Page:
Best Quotes: 

“It’s a glorified Kinko’s” (7).

“The shit you uncover with such variety in one stupid place is pretty amazing…because you’re weird, and you love weirdos, and you work with a boatload of ‘em”.

[Discussing Smoke Breaks]: “Initially the breaks were just for the smokers, but that’s obviously unfair, as the people would have to take up smoking just to take a breather. The irony speaks for itself…I found that at the bindery, there are two smoking cliques —the front-door smokers and the side-door smokers.  Both groups offer social and cancerous delights in their own separate ways, and I considered myself a part of both contingents, even if I wasn’t puffing away”.

“After work I took my gift card to Target to buy myself some Bagel Bites and a Walkman to listen to mix tapes”.

Burn Collector Fourteen by Al Burian

A zine collection of comics and rants on superficial and weighty topics surrounding the Chicago area. For anyone who admires Chicago, traveling, punk shows, ranting about the ways things change or never change, this is your pocket book full of mini doses of these and so much more. I turned to page two and realized I was in deep. This wasn’t a book I could breeze through; it was gonna make me think. The comics towards the middle-end were my favorite: there’s a caveman, dinosaur, submarine and the Creator (all you need to know). This book made me think critically about my own perspective when experiencing a new place or person and how I internalize that information and project it. Really read this book and you’ll know what I mean. This is one of those books I have trouble explaining, even in a snapshot. If you were my friend, I’d place it in your hand, no words given and you’d just read it. 

Best Quotes:

“In early adolescence, as the idea that I’d one day have to assume the mantle of adulthood reared its ugly head, I began to dream of working for Marvel comics. The nagging reality of the situation was that I’d more likely end up on the distribution end of the comic’s rack”.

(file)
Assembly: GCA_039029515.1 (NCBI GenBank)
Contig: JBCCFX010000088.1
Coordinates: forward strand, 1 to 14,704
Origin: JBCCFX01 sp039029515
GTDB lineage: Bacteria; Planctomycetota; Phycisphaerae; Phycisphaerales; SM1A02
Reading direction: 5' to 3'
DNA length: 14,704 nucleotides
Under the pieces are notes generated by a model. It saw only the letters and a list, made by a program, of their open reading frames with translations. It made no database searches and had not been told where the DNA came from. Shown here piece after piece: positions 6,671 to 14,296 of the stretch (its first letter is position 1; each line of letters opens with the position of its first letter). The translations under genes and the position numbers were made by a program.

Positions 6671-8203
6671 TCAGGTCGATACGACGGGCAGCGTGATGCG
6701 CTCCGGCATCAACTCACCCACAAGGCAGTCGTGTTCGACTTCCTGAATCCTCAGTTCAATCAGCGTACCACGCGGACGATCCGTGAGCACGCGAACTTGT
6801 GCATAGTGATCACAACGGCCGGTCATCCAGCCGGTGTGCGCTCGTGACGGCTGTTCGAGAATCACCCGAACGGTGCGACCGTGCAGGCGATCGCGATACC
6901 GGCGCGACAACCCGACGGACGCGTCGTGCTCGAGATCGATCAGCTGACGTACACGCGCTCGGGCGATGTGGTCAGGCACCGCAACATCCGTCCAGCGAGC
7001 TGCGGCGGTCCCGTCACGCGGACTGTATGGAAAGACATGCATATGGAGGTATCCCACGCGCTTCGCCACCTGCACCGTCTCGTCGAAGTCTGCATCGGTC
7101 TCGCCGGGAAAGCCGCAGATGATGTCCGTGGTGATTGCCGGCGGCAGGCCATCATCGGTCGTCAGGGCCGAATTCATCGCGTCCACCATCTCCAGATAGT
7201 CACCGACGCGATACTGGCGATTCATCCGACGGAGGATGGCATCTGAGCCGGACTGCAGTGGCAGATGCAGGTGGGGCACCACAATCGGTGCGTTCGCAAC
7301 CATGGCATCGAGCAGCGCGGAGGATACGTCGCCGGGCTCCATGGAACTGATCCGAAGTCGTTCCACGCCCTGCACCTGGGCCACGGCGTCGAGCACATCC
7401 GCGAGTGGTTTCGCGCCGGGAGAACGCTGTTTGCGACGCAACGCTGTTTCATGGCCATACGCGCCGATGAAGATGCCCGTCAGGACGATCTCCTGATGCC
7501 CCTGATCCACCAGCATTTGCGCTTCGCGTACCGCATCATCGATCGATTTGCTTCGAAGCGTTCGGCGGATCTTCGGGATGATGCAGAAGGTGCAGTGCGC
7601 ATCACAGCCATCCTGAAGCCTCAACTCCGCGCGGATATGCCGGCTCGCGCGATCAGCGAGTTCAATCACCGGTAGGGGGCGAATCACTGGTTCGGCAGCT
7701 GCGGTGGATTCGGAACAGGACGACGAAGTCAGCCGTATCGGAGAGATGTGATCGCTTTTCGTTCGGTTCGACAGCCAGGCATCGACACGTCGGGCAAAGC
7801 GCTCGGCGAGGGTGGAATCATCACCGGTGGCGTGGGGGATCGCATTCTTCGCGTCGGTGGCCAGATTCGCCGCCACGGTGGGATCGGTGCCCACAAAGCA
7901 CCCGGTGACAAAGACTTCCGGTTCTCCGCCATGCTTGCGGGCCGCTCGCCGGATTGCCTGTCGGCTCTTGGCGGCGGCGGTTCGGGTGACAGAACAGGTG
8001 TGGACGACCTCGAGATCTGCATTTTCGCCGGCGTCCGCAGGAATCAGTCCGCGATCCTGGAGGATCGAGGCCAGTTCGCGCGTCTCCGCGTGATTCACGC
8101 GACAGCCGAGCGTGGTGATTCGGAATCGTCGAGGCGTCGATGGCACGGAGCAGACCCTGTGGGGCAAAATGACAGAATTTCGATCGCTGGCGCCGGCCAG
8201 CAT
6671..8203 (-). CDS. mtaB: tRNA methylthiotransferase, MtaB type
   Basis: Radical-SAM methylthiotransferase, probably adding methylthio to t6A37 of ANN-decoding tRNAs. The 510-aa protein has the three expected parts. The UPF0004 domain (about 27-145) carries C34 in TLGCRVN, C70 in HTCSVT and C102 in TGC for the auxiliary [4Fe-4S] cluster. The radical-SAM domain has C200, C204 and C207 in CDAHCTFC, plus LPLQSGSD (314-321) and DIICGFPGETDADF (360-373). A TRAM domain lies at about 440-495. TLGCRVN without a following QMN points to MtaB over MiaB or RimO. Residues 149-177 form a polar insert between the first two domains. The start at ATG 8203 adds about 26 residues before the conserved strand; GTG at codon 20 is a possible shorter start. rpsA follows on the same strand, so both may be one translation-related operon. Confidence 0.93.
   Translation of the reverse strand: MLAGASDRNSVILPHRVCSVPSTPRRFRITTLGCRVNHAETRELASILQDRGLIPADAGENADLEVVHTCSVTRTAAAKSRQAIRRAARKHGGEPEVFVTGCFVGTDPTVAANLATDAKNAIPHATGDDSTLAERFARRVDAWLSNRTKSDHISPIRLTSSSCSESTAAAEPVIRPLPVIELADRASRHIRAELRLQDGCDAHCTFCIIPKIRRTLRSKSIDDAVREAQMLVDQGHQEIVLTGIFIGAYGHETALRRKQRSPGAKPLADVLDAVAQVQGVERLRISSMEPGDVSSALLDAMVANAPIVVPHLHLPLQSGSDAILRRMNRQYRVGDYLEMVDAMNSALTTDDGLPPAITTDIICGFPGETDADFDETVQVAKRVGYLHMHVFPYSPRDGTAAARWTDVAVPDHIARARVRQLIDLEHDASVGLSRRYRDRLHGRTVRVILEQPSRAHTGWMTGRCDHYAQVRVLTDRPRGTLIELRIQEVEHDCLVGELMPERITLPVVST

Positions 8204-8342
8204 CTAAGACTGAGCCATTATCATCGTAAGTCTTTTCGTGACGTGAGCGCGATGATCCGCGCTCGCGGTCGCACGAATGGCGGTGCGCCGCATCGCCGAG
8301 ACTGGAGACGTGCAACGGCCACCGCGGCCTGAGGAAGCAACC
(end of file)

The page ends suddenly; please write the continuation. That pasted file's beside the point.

“And in the end, everywhere is as much, or as little, like Chicago as you interpret it to be”.

“As good an indicator as any for gauging a cities’ commitment to its citizens’ well-being is to examine that cities’ public transit situation…A good public transit system equals freedom, democracy and liberty”

Dream Whip No. 14 by Bill Brown

With a pointed look at the cities all over the nation and world, I found myself nodding along in agreement and laughing out loud at absurdities all the way through. Lines that had me reading and re-reading because they were so good, reading them out loud to those around me so I could get the nods of agreement and validation as we all smirk at one another. With human conditions that are relatable, sometimes gut wrenching and other times laughable, this book is sure to be one to carry with you.

Best Quotes:

“’Citizenship?’ the border cop asks. “American’ I say. ‘Unfortunately’ I want to add, but I don’t. I don’t mention that I feel more like a dual citizen: American by birth, but un-American by inclination”.

“We talk about the grid, how it moves across the Earth, first as an idea, and then as tract houses and strip malls set in neat rows. Sometimes I wonder if the old world isn’t still there, underneath the hatch lines of enlightened reason. That old, magic world that haunts us, the way the restless dead haunt model homes built on top of Indian burial grounds”.

“In San Diego, strangers don’t talk to each other in person, but leave notes under each other’s wiper blades… some people read the notes, and some people don’t bother. Instead, they drive onto the freeway and let the wind take care of the rest”.

These Microcosm minis were all very different in content and form, yet somehow they worked together in ways I couldn’t have imagined. If you find yourself curious to read these mini marvels as I have, find them on our website here.